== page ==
Indian drug makers are expected to evaluate opportunities arising out of portfolio rationalization exercise of multinational pharma companies such Teva, Novartis, Sanofi and Mallinckrodt
Mumbai: Leading Indian pharmaceutical companies, struggling to cope with a slowdown in growth and reduced profitability over the last couple of years, are expected to try and tap inorganic opportunities globally in order to increase scale of business and rise above challenges.
The focus of large Indian drug makers continues to be on acquiring assets in developed markets like the US, Europe and Japan, and they are expected to evaluate opportunities arising out of portfolio rationalization exercise of multinational companies such Teva Pharmaceutical Industries Ltd, Novartis AG, Sanofi S.A. and Mallinckrodt Pharmaceuticals.
“Most of the large Indian companies are looking at acquisitions as they need to bulk up their product portfolio to improve growth. While focus is more on acquiring specialty products, the companies are also evaluating generic drugs opportunities because expanding product base is critical to offset impact of pricing pressure," Sujay Shetty, pharma practice leader for India and Asia Pacific at PricewaterhouseCoopers, said.
Teva announced restructuring plans which include plant shutdowns and exiting loss making products. Novartis’ generic arm Sandoz also plans to exit low-end products, Mallinckrodt is looking to divest its US generics business and Sanofi has put its generic business in Europe on block.
In a report dated 4 January, brokerage firm CLSA said consolidation will gather steam in 2018 for the pharma sector globally with early signs of consolidation being visible in the recent announcements of mergers and acquisitions (M&As), plant shutdowns and product rationalization in the US.
“Valuations for M&A could become more reasonable. For example: Teva acquired Actavis’ generic business of 6x sales in mid-CY17, whereas media reports suggest that Mallinckrodt’s US generic business is valued at 2.5x sales. We expect Indian companies to participate in M&A activities due to their strong balance sheets," CLSA said.
A report in The Times of India on 11 January said quoting people familiar with the matter that Intas Pharmaceuticals remains the sole contender for acquiring Mallinckrodt’s US generic business. An The Economic Times report on the same day said quoting people familiar with the matter Indian firms such as Aurobindo Pharma Ltd, Cadila Healthcare Ltd, Intas Pharma and Torrent Pharmaceuticals Ltd have expressed preliminary interest in buying Sanofi’s European generic business.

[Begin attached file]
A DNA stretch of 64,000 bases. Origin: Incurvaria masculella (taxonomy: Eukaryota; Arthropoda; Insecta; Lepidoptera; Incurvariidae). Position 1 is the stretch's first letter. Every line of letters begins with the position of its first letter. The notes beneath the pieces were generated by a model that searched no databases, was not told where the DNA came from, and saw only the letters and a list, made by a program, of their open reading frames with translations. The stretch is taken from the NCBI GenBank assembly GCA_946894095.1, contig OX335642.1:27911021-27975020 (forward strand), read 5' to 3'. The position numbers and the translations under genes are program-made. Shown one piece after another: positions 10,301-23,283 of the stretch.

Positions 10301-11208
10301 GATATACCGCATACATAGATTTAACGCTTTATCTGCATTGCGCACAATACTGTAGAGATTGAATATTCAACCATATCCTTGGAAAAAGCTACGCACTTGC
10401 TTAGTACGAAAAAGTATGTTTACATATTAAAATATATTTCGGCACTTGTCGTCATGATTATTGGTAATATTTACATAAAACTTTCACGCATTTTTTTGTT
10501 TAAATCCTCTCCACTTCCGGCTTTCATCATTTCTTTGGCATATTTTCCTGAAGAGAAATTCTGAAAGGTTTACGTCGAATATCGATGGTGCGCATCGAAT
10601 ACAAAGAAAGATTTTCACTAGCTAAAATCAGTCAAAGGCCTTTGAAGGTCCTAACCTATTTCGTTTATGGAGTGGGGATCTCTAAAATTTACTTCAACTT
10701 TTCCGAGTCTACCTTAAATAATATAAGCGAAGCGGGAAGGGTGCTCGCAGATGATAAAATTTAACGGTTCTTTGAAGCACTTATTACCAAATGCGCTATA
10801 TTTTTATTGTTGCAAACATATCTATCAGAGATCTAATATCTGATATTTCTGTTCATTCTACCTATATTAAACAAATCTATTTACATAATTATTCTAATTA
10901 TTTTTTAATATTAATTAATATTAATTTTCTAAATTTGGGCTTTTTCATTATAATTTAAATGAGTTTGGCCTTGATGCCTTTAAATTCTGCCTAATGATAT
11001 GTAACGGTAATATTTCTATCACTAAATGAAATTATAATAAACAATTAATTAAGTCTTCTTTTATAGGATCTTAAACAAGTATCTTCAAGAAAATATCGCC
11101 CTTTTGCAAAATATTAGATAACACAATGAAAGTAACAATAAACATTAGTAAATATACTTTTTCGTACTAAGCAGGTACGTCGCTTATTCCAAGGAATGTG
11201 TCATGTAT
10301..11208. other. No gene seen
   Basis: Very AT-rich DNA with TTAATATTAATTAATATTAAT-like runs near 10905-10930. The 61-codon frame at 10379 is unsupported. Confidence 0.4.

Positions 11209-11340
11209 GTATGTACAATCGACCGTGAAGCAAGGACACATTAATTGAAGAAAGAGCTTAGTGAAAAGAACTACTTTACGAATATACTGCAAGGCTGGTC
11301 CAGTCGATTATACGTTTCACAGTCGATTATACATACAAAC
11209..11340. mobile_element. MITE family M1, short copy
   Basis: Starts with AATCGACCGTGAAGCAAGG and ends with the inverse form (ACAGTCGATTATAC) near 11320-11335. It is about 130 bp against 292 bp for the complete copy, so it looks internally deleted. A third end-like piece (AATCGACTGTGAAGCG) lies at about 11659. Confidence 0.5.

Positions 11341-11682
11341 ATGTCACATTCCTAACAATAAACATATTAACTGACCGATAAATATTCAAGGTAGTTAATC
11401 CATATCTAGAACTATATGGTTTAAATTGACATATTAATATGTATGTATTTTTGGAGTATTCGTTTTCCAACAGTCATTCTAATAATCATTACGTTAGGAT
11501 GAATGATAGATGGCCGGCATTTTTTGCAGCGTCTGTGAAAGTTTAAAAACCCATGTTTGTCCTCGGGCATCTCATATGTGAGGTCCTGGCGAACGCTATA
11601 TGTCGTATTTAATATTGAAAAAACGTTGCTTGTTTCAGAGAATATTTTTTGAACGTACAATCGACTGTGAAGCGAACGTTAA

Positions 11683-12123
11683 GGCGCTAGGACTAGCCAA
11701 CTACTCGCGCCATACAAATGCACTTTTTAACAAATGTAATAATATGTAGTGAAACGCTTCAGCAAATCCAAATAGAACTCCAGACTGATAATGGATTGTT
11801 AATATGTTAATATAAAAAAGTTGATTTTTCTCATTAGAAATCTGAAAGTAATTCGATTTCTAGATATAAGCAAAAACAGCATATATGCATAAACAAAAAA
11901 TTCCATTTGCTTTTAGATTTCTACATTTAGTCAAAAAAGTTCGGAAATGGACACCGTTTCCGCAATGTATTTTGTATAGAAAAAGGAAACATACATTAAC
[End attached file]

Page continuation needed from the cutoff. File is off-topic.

Companies have outlined their inorganic growth strategy in recent investor calls and presentations. Aurobindo Pharma is eyeing acquisitions in east Europe and will also look at newer technologies and platforms. Lupin’s focus is on acquiring specialty assets in the US, Japan and Europe.
Cadila Healthcare is looking at specialty products in the US in areas of pain, dermatology, cancer and gastro-intestinal diseases, while Cipla will evaluate opportunities in neurology and respiratory drugs in the US.
While there could be some cross-border deals by Indian companies this year, a major consolidation within domestic pharma market is unlikely due to reluctance of promoters to sell, higher valuations, and limited availability of good quality assets.
Smaller acquisitions of brands or some manufacturing facility will continue, but big M&A deals among domestic companies will be few and sporadic.
“Given the current market conditions, there is definitely a case for consolidation in domestic market but there isn’t a trend. We can call it a trend if we see many large deals happening in period of say 12 to 18 months. That is unlikely to happen in the near future," PWC’s Shetty said.
“Most big companies continue to explore inorganic opportunities in domestic market but they are looking for a strategic fit that will fill the gaps in their existing portfolio. So if something is available and matches their portfolio and is at reasonable valuations, companies will acquire. Big size deals will be few," Kedar Upadhye, global chief financial officer at Cipla, said.
Moreover, in India, promoters are very hesitant to sell at valuations which are ‘reasonable’ to the buyers, he added.
Sanjay Singh, partner and chief operating officer deal advisory, KPMG India said some consolidation is expected due to the prevailing growth challenges but deal activity would be largely in mid-size firms, ranking 25th to 75th in domestic market, and not much among the large companies.
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